Daru’s position in this great war between Algeria and France is perfectly clear to himself. He was born in Algeria to French parents, grew up in a Spanish-speaking village, and teaches French to young Algerian goat herders. That’s all he wants to do: Teach. And hand out grain. No one else knows this, not the rebelling Algerians, not the withstanding French. Whenever Daru encounters someone from either side, there’s the chance he may not leave the meeting alive.
This steadfast loyalty to himself in the face of such peril is what makes Daru a powerful character in David Oelhoffen’s Far From Men, and what makes his decisions pivotal. Must a side be taken in a war? Are you automatically a traitor for sitting on the fence? The accepted standard during conflict is for everyone to pick a side, to be patriotic and vanquish the enemy. “I’m not against independence”, Daru says. Whose independence? Algeria’s or his? How does a man, stretched by several nations, place his allegiance in any one?
Daru’s world is simple. His school sits alone in the middle of a desert clearing, encompassed by hills and sandy mountains (his house is accessed via the classroom’s back door). His clothes dry in the Algerian wind. His shotgun, long and sturdy, acts as a security blanket. He has seen his days of war, fighting in the French army. Now life is tranquil, devoted to nurturing the next generation.
After class one day he is visited by a friend, who brings with him an Algerian criminal accused of murdering his cousin. The criminal, Mohamed (Reda Kateb), must be brought to the nearby town of Tinguit, where he will await trial and probable execution. He is shoved into Daru’s care, and the friend makes off.
The land of Algeria is dangerous, you see, with little cover from the scorching sun and very few places to seek shelter should it rain or should roaming villagers come looking for you with machine guns, which is why Daru refuses to obey his orders. The entire country is thrown into turmoil. Rebels hide out in makeshift caves. French soldiers patrol the desert tracks and mountain pathways. The terrain is rocky and loose; one wrong step and you could very easily require a pair of crutches.
Of course, Daru finally concedes, and the two embark on a treacherous trek across open country.
The French, as we know, were eventually kicked out of Algeria in 1962, after a series of lethal guerrilla attacks dealt the colonisers a blow they knew not how to handle. Far From Men takes place in 1954, at the war’s dawn. Algerians are still coming to terms with the idea of colonisation. There are perhaps not yet as many rebels fighting for freedom, nor are their methods as drastic as sending women and children into crowded piazzas carrying bombs, but the will is there. About halfway through the film, Daru (Viggo Mortensen) and Mohamed are captured by a rebel faction, led by an Algerian (Djemel Barek) who used to fight with Daru against the Italians. There is respite here, but not for the characters, who have to come to terms with the sides they’ve chosen, and why. It seems that Daru has chosen wisely, and has stuck to his decision, but in the grander scheme of the war his allegiance might not be so well conceived.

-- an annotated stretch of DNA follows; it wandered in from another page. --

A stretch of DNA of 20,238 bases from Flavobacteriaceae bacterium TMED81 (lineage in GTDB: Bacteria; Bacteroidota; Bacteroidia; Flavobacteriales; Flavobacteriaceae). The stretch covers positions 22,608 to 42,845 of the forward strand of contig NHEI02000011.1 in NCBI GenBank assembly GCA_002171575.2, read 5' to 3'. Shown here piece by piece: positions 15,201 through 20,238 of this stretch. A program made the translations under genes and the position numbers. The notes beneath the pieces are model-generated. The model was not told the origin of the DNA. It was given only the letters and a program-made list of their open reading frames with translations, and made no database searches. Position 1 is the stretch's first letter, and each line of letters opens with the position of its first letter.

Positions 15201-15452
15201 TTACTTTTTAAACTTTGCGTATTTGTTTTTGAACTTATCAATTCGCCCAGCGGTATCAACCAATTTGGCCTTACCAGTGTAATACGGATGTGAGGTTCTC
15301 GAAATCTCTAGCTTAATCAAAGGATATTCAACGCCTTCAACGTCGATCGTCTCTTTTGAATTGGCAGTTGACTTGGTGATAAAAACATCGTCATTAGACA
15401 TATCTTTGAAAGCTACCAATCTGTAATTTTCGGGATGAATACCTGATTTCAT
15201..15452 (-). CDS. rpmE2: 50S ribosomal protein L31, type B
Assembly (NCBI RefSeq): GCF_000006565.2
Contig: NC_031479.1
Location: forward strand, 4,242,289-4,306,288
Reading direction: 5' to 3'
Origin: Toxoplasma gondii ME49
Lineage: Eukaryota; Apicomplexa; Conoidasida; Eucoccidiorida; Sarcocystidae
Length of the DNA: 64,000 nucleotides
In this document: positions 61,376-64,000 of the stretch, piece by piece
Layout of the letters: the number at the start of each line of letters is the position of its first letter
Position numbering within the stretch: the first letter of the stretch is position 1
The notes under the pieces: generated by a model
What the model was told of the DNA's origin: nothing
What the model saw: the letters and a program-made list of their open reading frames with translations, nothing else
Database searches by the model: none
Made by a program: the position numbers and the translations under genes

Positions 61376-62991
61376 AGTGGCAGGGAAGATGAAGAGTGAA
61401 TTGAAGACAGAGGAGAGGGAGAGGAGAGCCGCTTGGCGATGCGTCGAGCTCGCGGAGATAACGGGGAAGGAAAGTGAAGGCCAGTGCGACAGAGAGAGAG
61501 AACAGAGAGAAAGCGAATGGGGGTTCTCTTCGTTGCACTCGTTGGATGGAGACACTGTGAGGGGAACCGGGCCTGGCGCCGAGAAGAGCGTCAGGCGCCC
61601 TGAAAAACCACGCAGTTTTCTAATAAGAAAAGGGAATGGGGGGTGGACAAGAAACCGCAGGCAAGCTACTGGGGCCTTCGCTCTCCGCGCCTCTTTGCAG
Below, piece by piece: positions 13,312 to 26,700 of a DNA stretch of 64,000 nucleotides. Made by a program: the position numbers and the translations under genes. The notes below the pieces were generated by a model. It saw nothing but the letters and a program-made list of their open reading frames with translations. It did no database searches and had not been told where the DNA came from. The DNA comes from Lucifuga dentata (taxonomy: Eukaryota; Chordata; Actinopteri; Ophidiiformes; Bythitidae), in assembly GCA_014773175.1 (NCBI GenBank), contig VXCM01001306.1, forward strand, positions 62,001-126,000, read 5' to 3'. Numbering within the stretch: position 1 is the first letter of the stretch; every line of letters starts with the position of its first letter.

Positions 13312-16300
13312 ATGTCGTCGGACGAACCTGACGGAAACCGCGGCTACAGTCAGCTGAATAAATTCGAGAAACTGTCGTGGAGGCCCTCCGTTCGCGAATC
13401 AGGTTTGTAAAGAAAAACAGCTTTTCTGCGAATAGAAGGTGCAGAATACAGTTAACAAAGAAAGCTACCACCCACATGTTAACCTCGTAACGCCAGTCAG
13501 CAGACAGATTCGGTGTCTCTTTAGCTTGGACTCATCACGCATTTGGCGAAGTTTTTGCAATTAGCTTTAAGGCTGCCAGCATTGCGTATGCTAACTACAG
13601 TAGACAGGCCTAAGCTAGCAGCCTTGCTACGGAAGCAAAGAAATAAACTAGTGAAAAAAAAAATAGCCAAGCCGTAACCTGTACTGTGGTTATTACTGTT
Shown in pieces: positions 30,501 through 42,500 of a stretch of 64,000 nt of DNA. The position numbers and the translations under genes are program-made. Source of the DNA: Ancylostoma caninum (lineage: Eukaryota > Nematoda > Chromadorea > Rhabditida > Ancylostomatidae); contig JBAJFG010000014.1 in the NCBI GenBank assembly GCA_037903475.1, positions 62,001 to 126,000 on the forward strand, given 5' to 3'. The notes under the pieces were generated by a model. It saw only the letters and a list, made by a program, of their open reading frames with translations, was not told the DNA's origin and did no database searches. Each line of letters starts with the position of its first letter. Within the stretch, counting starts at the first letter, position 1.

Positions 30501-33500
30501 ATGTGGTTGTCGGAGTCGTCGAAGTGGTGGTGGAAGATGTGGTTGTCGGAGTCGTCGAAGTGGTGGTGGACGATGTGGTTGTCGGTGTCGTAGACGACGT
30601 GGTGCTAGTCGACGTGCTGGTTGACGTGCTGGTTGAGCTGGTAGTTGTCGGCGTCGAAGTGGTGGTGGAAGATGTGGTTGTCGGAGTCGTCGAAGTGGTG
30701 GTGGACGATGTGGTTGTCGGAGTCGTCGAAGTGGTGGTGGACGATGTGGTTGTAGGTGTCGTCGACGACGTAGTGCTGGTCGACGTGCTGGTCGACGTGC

The heart of the story beats with Daru and Mohamed, who become like bedraggled friends forced onto the road together as a form of penance. They walk and talk. Sometimes they run from pursuing Algerians (Mohamed’s vengeful cousins have come looking for him). They camp away in an abandoned village and share stories that have otherwise enjoyed the luxury of privacy. We learn that Mohamed had to kill his cousin, and that his other cousins have to return the favour. It’s an unusual custom. We learn that Daru had a wife and that he’s still friends with the harlots who run the Spanish hamlet in which he grew up. Both men are driven in the plot by simple forces, but they are not simple men.
Far From Men is a sombre movie, anchored by performances that are not so much effective as they are deeply convincing. Mortensen, who is fluent in English and Danish, speaks not a word of either, which makes him an actor of rare value. Kateb trudges through the movie as if stumbling over his vocal cords; Mohamed is meek and respectful, yet when accused of being weak, he protests fervently. The two men dominate the screen for most of the film. We get to know them. They get to know each other. What happens when they reach Tinguit, if they reach Tinguit? Daru demonstrates his character. Then he has to deal with the consequences.
Best Moment | All of it.
Worst Moment | Nope.